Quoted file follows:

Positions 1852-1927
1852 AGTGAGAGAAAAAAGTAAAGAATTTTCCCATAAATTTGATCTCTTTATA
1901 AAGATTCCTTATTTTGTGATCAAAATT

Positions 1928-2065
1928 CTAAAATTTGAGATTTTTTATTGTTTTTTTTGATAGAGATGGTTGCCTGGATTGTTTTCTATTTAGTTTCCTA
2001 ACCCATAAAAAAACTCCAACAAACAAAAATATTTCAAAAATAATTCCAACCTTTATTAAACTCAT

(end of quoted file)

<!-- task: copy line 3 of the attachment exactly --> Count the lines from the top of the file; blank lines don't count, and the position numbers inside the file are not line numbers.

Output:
1901 AAGATTCCTTATTTTGTGATCAAAATT